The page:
· Ethics Committee of the American Society for Reproductive Medicine (2004) Informing offspring of their conception by gamete donation. Fertility and Sterility 81, 3, 527-531.
· Fatemi, S M G S and Akhondi, M A (2003) Egg donation: A comparative study of Shi`i Fiqh and the Iranian legal system. Paper given at International Egg Donation Conference, University of Westminster, London February.
· Festing, S. (1999/2000) Brothers and sisters have I many. DI Network News 14, 5.
· Flekkøy, M. G. and Kaufman, N. H. (1997) The Participation Rights of the Child: Rights and Responsibilities in Family and Society. London: Jessica Kingsley Publishers.
· Franz, S. and Allen, D. (2001) Report to Health Canada on ‘The Offspring Speak – An International Conference of Donor Offspring 12 August 2000. Toronto: Infertility Network.
· Freeman, M. (1996) The new birth right? Identity and the child of the reproduction revolution. The International Journal of Children’s Rights 4, 273-297.
· Gollancz, D. (2001) Donor insemination – a question of rights. Human Fertility 4, 164-167.
· Golombok, S., Cook, R., Bish, A. and Murray, C. (1995) Families created by the new reproductive technologies: quality of parenting and social and emotional development of the children. Child Development 66, 285-298.
· Golombok, S., Brewaeys, A., Cook, R., Giavazzi, M., Guerra, F., Mantovani, A., van Hall, E., Crosignani, P. and Dexeus, S. (1996) The European study of assisted conception families: family functioning and child development. Human Reproduction 11, 2324-2331.
· Golombok, S., Brewaeys, A., Giavazzi, M., Guerra, F., MacCallum, F. and Rust, J. (2002a) The European study of assisted conception families: the transition to adolescence. Human Reproduction 17, 830-840.
· Golombok, S., MacCallum, F., Goodman, E. and Rutter, M. (2002b) Families with children conceived by donor insemination: A follow-up at age 12. Child Development, 73, 952-968.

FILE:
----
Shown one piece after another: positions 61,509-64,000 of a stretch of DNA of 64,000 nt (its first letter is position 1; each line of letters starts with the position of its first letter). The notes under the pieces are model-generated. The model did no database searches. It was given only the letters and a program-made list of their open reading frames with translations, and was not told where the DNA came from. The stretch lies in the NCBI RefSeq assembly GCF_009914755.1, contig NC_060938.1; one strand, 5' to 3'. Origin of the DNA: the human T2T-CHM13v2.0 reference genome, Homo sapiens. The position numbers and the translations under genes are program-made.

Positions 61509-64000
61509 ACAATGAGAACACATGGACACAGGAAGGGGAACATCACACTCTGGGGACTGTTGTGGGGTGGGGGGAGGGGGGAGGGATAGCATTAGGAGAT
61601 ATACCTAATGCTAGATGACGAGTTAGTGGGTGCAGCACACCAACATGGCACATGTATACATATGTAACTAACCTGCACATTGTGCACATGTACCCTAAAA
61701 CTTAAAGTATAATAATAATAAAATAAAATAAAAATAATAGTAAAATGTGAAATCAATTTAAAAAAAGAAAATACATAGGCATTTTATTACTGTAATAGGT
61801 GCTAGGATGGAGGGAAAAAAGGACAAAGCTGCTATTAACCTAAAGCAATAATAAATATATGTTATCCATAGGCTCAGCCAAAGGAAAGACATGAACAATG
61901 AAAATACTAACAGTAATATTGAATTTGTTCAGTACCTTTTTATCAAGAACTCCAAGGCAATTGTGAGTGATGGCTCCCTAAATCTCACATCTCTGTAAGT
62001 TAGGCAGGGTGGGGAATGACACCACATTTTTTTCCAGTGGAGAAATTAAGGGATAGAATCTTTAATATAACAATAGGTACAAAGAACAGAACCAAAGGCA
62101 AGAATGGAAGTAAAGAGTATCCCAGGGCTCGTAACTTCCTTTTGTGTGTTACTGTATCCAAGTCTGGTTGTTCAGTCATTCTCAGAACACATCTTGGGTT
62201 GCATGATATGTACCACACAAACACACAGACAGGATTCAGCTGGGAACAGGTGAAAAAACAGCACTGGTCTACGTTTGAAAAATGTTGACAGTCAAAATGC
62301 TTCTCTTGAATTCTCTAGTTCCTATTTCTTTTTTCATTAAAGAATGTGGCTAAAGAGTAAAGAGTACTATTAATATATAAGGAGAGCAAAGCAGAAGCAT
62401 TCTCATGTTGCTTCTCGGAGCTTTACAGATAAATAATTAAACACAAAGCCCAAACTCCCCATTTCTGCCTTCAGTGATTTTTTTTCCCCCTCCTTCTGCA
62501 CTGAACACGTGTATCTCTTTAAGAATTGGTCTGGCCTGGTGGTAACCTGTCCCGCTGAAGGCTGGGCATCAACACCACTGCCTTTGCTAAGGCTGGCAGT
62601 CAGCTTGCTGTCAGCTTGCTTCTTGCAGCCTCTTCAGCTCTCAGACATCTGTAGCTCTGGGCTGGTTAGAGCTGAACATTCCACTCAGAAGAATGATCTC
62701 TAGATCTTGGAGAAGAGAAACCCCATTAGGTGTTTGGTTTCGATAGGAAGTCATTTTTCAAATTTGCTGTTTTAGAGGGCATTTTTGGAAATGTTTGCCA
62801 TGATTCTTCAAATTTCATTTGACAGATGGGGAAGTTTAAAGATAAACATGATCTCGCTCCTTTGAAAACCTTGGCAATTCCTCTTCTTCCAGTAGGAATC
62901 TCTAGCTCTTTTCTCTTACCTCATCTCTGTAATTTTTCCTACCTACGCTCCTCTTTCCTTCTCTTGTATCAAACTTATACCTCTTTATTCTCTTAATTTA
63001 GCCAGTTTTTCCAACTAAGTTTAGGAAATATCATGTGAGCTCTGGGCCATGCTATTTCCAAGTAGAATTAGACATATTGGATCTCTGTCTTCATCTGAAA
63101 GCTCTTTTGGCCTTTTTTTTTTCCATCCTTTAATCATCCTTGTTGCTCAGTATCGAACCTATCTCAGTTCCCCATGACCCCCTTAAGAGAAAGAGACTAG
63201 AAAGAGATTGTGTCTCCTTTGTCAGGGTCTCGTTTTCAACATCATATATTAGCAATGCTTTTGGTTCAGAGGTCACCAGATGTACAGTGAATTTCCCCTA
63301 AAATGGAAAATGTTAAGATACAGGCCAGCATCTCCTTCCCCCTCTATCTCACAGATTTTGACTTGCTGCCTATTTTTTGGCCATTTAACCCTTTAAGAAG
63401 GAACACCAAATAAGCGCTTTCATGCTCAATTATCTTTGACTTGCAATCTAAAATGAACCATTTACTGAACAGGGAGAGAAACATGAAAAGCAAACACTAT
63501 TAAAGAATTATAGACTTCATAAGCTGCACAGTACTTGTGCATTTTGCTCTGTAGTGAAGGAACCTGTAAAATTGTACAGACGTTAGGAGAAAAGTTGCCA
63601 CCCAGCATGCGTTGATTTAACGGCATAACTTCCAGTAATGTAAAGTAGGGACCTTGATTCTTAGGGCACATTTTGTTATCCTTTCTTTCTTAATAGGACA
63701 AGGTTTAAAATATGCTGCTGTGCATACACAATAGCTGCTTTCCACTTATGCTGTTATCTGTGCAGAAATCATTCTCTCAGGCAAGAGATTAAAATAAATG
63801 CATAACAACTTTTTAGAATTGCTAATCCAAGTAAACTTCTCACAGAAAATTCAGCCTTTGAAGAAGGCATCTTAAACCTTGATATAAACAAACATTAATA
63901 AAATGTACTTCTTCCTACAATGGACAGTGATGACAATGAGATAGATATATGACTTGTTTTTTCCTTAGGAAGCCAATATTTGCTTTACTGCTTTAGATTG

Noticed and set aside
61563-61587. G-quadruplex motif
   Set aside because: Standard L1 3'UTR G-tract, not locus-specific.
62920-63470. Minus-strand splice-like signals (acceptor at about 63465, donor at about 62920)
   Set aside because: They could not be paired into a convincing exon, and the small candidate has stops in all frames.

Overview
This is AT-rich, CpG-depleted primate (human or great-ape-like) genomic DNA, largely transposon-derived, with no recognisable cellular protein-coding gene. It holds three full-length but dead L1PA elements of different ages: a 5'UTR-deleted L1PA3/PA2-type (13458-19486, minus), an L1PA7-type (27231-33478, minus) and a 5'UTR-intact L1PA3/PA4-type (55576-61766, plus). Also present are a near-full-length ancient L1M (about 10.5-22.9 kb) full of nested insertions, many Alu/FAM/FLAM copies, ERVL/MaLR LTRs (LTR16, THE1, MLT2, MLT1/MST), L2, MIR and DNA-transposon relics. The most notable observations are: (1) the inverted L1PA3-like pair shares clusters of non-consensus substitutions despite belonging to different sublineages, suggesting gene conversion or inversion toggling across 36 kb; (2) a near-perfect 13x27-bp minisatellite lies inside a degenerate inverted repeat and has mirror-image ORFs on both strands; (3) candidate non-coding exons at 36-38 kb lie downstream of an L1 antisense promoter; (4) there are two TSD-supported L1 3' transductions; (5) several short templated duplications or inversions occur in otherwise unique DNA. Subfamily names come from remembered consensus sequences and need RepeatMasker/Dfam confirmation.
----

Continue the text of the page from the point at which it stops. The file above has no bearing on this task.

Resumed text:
· Gottlieb, C., Lalos, O. and Lindblad, F. (2000) Disclosure of donor insemination to the child: the impact of Swedish legislation on couples’ attitudes. Human Reproduction 9, 2052-2056.
· Gregoire, A. and Mayer, R. (1964) The impregnators. Fertility and Sterility 16, 130-134.
· Hamilton, R. (2002) Donor-conceived adults challenge the ethics of anonymity. Journal of Fertility Counselling 9, 1, 33-34.
· Hewitt, G. (2002) Missing links: identity issues of donor-conceived people. Journal of Fertility Counselling 9, 3, 14-20.
· Human Fertilisation and Embryology Authority (2005a) Who are the UK’s sperm donors? Fertility regulator presents national picture of the people who donate: Stereotype of hard-up medical students a thing of the past. Press release. 7 October London: Human Fertilisation and Embryology Authority.
· Human Fertilisation and Embryology Authority (2005b) SEED Report: Review of the Human Fertilisation and Embryology Authority’s review of sperm, egg and embryo donation in the UK. London: Human Fertilisation and Embryology Authority.
· Hunter, M., Salter-Ling, N. and Glover, L. (2000) Donor insemination: telling children about their origins. Child Psychology and Psychiatry Review 5,157–163.
· Imber-Black, E. (ed) (1993) Secrets in families and family therapy. New York: WW Norton.